JD: The only difficult thing I would say has been the web presence, or lack thereof of some wood bat leagues.  For most industries you can easily do a quick search online to find organizations, websites, and contact information, however I’ve found many of the local wood bat leagues are very much word of mouth.  We are clearly going to work on establishing a presence in the DC area.  For example, if you’re looking for a wood bat league in Washington DC, really all you’re going to find with a solid web presence is the Cal Ripken League (a collegiate summer wood-bat league).  After speaking with them, I’m aware they have a two year deal with another manufacturer, and we plan to pick up conversations toward the end of that contract.  They’ve expressed interest because it is a DC-based company as well, so I’m hopeful to work with them and several other leagues in the near future.  Beyond that, really the most difficult part has been finding the contacts for the competitive leagues I know exist.

WPW: When it comes to your bats, how are you doing that?

JD: At the moment, I personally handcraft our Original Series Beltway Bats.  We pair that handcrafted process with a partnership we’ve worked out with another manufacturing facility to utilize the speed and accuracy of a copy lathe.  This process is solely utilized to keep pace with quantities that teams are looking to order.  Those are cut by copy lathe, to the same specifications as our hand-cut bats.  That said, I still don’t think you can overlook the hand-made aspect of it, so right now I have a blend of the manufacturing chain to keep up with the team demand, and I’m still adamant about having the hand-turned, custom models in stock.  The Beltway Bat Company website will continue to have both options available.  Right now I have the Signature Series, which I’ve dubbed as the team order option.  These bats can be fully customized, and they’re the ones right now I’m working out through the mentioned partnership.  Then the other option is our Original Series Bats, and those are the ones that are sourced locally, and hand-cut here in our workshop.  So it’s really the hybrid between the two, and we’re really the only company out there I know of that does both — mass-producing quality custom bats as well as hand-cutting them.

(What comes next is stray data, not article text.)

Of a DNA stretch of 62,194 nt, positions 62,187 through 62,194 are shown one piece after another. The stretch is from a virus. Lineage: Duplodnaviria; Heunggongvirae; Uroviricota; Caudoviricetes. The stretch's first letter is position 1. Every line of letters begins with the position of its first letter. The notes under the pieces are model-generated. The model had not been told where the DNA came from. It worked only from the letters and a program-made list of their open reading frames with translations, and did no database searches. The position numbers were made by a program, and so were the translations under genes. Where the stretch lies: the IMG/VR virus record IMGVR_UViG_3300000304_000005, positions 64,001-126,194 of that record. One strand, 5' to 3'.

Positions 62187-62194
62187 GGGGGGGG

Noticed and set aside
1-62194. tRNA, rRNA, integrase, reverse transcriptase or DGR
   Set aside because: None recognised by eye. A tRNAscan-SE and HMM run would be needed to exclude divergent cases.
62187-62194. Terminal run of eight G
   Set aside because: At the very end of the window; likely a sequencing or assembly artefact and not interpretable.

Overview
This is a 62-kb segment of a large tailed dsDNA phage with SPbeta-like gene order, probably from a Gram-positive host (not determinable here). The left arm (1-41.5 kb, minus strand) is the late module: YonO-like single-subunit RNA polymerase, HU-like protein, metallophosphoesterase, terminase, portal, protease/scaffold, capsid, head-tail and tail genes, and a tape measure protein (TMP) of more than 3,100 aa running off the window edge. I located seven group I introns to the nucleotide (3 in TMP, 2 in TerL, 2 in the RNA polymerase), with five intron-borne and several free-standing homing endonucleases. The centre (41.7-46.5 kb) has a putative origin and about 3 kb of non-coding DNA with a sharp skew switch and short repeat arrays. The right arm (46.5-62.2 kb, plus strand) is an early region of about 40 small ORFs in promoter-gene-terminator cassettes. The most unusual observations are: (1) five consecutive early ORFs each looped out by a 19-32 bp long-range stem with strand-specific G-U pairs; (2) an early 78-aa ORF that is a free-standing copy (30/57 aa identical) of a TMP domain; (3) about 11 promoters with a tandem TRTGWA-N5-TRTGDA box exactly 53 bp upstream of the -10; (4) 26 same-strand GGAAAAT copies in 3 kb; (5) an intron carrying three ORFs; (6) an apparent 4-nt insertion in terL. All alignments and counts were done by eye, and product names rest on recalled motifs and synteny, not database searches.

WPW: What kind of feedback have you been getting from players?

JD: The feedback has been fantastic so far.  I have bats currently in the Blue-Gray League, the DC Wood-Bat League, Bethesda-Chevy Chase High School, and at my alma mater, Catholic University.  They’re really starting to take off and disperse their way through the area.  Overall, it’s been fantastic, and truly a labor of love for me as a lifelong baseball guy.  People really love the way they swing, the way they sound, the way they feel, and there’s something about confidence in baseball that you can’t really overlook.  Everyone’s going to say that the bat you pick up off the rack is one of a kind, but to me walking up to the plate with something that’s truly hand-crafted, one of a kind, custom-cut for you, it brings another dimension to the game.  Beltway Bats takes great pride in providing an amplified level of confidence that comes when you pick up our hand turned lumber, and it never hurts to cater to inherently superstitious ball players.